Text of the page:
Here’s how OCONUS milfams are responding to terrorist threats


By Bianca Strzalkowski 

An overseas assignment offers military families the opportunity to experience new cultures around the world. These once-in-a-lifetime duty stations are often sought after. Nonetheless, present times leave OCONUS families with worries outside military life norms. 2016 terrorist incidents hit close to home with attacks in heavily traveled locations like France, Germany, and Istanbul. An attack on a Brussels airport in March claimed the life of an American military spouse and wounded members of her Air Force family.

How are families in Europe balancing security and normalcy with global threats lingering? Army husband Dave Etter says even though it is impossible to know the specifics of the next attack, recent events do leave an impact.

“Daily life, no. Travel plans, yes. But, as has been pointed out by common sense, there is no way anyone can predict when or where the next attack may happen. Anyone living abroad, for any reason, should be practicing avoiding predictable movements, avoiding large crowds when practicable, avoid pointing out that you are a foreign visitor with your wear, remember we are visitors,” he said.

Dave Etter, pictured with his wife– a soldier at Landstuhl–says the couple likes to drive around the back roads of Germany to see the different sights. He shares that recent attacks in Europe haven’t changed his daily way of doing things, but has impacted how he chooses to travel. (Photo: Etter Family, Released)

Etter, who lives in Germany where his wife is assigned, explained that his family in the U.S. struggles the most when events occur.

“It’s not my family in Germany that are the nervous nellies concerning these recent threats of violence. It’s the family back home that feel it the most,” he said. “They can’t be in contact in person to offer support, so they wring their hands harder than we do. I am grateful for easy video calling to help them not worry as much.”

Overall, he says this is part of a new normal for those living abroad, but it is the younger families enduring the biggest change between new military life and grappling with contemporary times.

Though Katie Kilian is not one of those new military spouses, her move to Stuttgart, Germany is less than a year old. She says she was excited to move there because of ease of travel around Europe and access to history. While it was an adjustment to get used to their new location, she describes it as the “adventure of a lifetime.”

Katie Kilian and her family, who are currently stationed in Germany, seize every opportunity to explore Europe. They are pictured here on the Sound of Music Tour. (Photo: Kilian Family, Released)

The mom of three is very aware of present-day incidents and limits information flow to her children.

“Well, since we don’t have cable out our house, we don’t really let the girls know the specifics of what has happened around us,” Kilian, who has been married for 10 years, said. “They know that there are some bad people that don’t like Americans, but that most people are good people. We talked when we first got here about that to help keep their behavior in check when we were out and about, and don’t need to remind them too often anymore. Our girls are 8, 6, and 4 so I don’t want to taint their innocence unnecessarily.”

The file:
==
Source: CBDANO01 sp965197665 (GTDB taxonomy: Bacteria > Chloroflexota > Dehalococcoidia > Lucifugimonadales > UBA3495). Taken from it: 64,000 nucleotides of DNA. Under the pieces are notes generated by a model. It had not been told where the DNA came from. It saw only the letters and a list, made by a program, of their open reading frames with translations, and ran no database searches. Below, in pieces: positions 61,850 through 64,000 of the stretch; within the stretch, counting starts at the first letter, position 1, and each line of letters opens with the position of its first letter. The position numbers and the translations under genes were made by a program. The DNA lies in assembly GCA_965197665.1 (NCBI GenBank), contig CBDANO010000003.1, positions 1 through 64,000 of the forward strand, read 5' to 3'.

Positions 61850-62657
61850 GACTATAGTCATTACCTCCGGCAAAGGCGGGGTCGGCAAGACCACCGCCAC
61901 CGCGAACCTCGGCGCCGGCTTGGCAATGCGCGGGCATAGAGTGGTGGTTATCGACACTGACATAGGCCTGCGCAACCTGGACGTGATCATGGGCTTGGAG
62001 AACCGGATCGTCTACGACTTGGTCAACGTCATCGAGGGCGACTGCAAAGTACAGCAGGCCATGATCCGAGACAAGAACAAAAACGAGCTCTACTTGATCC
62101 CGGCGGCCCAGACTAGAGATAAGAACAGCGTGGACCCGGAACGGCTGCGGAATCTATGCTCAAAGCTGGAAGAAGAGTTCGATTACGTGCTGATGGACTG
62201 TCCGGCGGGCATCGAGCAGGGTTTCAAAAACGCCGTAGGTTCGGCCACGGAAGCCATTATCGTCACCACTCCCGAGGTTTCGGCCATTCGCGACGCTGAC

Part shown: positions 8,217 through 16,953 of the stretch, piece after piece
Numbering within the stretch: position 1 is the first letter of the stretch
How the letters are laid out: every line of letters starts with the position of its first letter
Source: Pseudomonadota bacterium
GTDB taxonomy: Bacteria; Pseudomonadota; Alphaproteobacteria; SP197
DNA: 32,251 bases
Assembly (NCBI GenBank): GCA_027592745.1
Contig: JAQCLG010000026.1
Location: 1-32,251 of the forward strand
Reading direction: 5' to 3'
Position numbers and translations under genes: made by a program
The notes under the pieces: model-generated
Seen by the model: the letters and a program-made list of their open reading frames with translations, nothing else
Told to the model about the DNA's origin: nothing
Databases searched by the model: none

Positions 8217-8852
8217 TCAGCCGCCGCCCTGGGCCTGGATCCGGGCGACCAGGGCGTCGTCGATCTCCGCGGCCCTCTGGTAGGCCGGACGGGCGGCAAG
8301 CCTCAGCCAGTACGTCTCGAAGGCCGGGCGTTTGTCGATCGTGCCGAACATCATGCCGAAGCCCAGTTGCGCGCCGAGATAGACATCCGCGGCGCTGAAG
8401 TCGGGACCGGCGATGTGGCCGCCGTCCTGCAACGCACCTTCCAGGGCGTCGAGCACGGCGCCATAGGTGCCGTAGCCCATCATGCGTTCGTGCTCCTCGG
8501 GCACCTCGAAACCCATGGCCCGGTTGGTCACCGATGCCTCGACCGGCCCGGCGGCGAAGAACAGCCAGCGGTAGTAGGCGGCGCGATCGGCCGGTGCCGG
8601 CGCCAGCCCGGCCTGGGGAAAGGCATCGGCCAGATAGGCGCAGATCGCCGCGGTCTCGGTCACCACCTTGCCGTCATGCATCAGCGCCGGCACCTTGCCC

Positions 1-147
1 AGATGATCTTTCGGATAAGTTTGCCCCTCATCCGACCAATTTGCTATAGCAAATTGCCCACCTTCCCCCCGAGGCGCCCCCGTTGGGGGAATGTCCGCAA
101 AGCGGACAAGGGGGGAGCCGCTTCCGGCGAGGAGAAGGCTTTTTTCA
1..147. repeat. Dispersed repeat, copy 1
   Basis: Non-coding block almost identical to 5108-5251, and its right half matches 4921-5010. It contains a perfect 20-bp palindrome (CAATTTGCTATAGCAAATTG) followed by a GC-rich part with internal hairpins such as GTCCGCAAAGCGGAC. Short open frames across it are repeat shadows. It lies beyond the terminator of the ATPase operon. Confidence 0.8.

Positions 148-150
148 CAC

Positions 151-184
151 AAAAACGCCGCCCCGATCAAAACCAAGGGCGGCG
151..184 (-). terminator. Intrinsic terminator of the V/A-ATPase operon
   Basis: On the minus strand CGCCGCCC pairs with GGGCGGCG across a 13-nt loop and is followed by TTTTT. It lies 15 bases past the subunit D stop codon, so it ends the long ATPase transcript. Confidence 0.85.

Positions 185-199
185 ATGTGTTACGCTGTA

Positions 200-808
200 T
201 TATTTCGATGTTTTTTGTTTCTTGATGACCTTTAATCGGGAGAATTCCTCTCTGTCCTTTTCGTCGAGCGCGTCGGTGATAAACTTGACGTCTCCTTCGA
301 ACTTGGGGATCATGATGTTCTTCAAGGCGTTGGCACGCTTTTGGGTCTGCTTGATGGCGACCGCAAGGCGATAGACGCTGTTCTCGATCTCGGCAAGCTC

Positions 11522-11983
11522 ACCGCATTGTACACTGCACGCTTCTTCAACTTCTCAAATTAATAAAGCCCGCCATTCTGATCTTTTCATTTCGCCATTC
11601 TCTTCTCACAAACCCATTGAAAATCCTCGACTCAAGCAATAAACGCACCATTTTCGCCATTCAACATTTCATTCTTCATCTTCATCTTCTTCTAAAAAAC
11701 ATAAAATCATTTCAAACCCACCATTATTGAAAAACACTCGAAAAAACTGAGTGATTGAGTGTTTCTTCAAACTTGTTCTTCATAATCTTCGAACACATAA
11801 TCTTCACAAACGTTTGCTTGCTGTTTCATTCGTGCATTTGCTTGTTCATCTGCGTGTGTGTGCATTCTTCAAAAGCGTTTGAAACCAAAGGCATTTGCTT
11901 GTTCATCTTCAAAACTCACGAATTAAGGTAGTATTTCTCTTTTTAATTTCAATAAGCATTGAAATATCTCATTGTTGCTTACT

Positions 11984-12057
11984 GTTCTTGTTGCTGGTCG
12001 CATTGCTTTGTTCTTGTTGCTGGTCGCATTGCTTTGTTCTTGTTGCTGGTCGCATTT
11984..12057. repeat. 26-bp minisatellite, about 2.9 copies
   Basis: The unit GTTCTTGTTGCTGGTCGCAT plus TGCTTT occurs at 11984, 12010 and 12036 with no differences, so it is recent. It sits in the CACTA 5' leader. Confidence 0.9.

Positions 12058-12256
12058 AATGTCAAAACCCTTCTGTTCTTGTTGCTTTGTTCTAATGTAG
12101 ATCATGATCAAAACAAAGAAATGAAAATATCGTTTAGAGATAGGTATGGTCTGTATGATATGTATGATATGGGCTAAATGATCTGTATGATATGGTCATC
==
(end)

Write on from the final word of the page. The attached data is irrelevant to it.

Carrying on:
Kilian says that even though she has worries, she intends to make the most of the family’s remaining time.

“They 100 percent concern me,” she said. “But I refuse to let them [terrorists] win by making us afraid to live our lives.   So, while we have to remain diligent in our conduct, we will still enjoy Europe the same way we planned to. Maybe we’re a little more aware of our surroundings or we only go to festivals on the off hours– we are still trying to soak in all this continent has to offer.”

The State Department is responsible for informing all U.S. citizens of the traveling public, including military members and their families, about perceived threats. Officials say they do that in a number of ways.

“It’s through what we call our consular information program, and that really consists of travel warnings, travel alerts, information on every country in the world, and then security and emergency messages,” Will Cocks, spokesperson for the State Department’s Bureau of Consular Affairs, said.

Information is kept up-to-date and specific.

“We put out travel warnings and travel alerts when there is more of a chronic or a bigger security issue that we want to alert U.S. citizens to. For example, right now Europe has a travel alert that we issued on November 21st and which is valid through February 21,” he said.

There are roughly 40 warnings in place currently for locations around the world. In the event that an attack does occur or there is to be a potential violent demonstration, the department will blast out security and emergency messages to Americans via email. Cocks advises families to sign up for those alerts through the smart traveler program.

The State Department sometimes issues advisories on what countries to visit and to avoid. Either way, Cocks recommends knowing the risks, understanding the risks, and deciding if you are comfortable with them before you travel. He also says families should have the following in place:

  • Plan: Devise a plan in the event there is an emergency, like keeping copies of important documents ready,
  • Discuss plans with loved ones: Let family and friends in the U.S. know what you would do in a scenario where an emergency occurs, how they can contact you, will you post updates on social media, etc., and
  • Situational awareness: Avoid public gatherings and public transportation, or if you those are unavoidable, know your surroundings and exits.

For more information on safety when living and traveling abroad visit the State Department online at https://travel.state.gov.

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